Thursday, 5 April 2012

Announcing QTI Works

Development work during the first few months of the QTIDI project has been progressing successfully, though you would certainly be forgiven for doubting this! As well as me being notoriously bad at finding time to write blog posts, the first development iterations on QTIDI have focused on "refactoring" all of the QTI-related software components we have been building and using on recent JISC projects so that they make a much better foundation for the technical goals of this project. (Rubbish analogy time: I've taken lots of random things, laid them on a carpet, and hit them with hammers until they break into little pieces. I'm now joining these pieces up to make something nice. Hopefully. The analogy is rubbish as I can't think of any examples where I've made something nice out of random bits on a carpet. Luckily, I'm better at doing this with software, so probably shouldn't have used this analogy in the first place.)

One of the key bits of work done so far has been a redesign of JQTI, which is the Java software library for "doing" QTI stuff that Southampton developed a few years ago. I've previously blogged about why I thought this is necessary (see and the result of this is coming together under the not-very-original name of JQTI+. This refactoring work is now almost complete, with the exception of QTI tests, which JQTI never quite implemented fully and will be revisited in a few months.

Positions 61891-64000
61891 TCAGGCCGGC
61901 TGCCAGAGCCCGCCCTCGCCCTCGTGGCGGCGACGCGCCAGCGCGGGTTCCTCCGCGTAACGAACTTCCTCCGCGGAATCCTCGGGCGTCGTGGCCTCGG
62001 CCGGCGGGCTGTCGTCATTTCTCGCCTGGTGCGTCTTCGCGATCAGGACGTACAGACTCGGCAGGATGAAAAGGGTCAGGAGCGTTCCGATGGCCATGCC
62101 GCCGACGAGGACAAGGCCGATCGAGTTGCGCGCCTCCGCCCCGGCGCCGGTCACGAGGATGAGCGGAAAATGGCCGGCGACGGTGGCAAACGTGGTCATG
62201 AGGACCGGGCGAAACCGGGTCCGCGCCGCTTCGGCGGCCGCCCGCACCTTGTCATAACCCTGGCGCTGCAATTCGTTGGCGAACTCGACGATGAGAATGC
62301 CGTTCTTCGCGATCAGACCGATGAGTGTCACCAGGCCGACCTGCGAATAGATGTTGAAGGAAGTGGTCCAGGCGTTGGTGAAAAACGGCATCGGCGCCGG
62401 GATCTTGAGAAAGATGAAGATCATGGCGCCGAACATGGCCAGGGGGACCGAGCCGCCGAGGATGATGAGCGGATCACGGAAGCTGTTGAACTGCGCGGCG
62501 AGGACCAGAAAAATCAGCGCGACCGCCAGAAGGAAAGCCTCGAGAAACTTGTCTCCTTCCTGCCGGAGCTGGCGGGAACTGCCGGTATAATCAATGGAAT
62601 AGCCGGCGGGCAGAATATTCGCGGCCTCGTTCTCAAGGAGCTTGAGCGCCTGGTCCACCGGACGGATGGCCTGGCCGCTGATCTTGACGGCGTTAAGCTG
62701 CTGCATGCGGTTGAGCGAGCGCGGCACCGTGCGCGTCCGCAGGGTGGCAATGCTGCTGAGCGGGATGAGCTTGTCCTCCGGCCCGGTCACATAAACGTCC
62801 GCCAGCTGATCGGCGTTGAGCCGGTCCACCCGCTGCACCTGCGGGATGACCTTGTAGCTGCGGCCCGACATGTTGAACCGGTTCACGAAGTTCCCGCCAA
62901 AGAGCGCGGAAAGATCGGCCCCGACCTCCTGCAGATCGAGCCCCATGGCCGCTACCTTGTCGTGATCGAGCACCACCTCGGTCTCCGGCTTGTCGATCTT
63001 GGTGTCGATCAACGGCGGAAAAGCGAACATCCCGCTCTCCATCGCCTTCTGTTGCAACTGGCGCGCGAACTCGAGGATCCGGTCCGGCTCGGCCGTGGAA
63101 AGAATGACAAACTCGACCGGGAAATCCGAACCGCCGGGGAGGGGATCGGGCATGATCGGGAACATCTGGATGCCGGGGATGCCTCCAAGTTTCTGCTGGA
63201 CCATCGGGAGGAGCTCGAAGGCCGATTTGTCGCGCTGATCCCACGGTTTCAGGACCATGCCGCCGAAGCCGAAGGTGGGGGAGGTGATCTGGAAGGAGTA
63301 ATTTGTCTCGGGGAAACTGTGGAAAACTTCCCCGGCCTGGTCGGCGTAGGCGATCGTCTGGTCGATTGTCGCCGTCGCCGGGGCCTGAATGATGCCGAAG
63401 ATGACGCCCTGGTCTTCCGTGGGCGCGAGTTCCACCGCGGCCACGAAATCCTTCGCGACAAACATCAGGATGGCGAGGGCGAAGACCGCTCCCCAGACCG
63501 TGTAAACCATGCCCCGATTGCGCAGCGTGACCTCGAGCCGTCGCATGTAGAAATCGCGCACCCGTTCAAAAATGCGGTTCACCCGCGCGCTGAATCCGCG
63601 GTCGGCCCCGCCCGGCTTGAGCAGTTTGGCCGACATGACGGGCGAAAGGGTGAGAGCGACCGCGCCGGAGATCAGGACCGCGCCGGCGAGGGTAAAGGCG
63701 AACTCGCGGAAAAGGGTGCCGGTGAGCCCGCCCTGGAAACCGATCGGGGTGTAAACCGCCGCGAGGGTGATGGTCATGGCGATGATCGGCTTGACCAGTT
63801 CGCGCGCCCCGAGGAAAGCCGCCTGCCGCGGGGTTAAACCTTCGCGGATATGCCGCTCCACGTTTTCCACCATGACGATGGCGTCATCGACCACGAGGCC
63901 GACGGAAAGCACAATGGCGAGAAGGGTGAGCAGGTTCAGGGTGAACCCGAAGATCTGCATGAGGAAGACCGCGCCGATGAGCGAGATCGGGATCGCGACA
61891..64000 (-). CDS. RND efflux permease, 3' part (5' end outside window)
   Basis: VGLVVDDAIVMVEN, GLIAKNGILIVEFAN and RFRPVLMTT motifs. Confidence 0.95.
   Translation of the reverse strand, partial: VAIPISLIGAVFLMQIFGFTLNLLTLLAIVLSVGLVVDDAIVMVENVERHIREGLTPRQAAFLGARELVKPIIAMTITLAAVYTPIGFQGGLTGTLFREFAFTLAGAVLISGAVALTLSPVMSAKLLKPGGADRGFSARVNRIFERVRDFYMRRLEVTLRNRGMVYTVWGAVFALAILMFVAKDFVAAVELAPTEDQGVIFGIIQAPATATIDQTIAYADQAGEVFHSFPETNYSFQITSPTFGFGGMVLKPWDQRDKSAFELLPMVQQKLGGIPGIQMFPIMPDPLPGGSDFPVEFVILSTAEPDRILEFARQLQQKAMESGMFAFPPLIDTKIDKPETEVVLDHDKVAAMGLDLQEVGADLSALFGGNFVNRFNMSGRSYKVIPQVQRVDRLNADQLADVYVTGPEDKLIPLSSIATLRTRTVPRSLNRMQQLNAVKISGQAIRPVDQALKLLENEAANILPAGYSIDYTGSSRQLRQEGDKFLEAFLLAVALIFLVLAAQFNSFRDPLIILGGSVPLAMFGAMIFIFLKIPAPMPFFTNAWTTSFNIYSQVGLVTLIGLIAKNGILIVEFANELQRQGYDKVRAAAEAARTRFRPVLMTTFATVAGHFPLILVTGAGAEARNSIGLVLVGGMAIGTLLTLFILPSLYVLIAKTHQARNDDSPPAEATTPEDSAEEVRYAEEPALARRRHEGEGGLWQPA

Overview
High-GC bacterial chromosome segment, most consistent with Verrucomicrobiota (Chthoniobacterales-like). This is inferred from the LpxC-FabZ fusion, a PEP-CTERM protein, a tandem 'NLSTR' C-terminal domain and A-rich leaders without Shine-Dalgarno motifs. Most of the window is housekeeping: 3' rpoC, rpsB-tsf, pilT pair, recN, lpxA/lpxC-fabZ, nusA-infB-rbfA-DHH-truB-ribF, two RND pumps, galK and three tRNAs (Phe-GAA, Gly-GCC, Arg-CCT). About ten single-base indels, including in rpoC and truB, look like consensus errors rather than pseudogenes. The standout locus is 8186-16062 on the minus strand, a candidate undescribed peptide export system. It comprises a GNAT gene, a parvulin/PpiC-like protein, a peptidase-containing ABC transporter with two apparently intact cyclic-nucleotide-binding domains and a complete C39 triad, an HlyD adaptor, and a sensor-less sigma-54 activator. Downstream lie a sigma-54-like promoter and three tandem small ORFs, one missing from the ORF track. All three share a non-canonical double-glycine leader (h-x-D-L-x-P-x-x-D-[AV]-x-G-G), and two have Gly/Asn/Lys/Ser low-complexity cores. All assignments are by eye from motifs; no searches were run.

On top of JQTI+, I'm building the replacement for MathAssessEngine that will become the main technical deliverable of this project. MathAssessEngine, which was based on the original QTIEngine, is also going to be torn apart and redesigned so that it can do all of the things it now needs to do, and do them all really well.
To reflect the scope of the work we're doing, we've decided to give the replacement for MathAssessEngine a completely new name and, after a couple of months of riotously bad naming attempts, we've decided to call it QTI Works.

I will deploy regular public development snapshots of QTI Works while it takes shape over the next few months, which you will be able to find at:

If you remember to wear a hard hat, you can go in and try the first development snapshot now. This showcases the brand new (and vastly improved) QTI 2.1 validation functionality in JQTI+, as well as demonstrating the newly-refactored rendering and delivery of QTI 2.1 assessment items. (You'll have to make do with a selection of sample items for the time being... the functionality that will allow you to upload, validate and try out your own items is still written on the back of some envelopes. This will turn into real code that you can play with during the next development iteration. Hopefully!)

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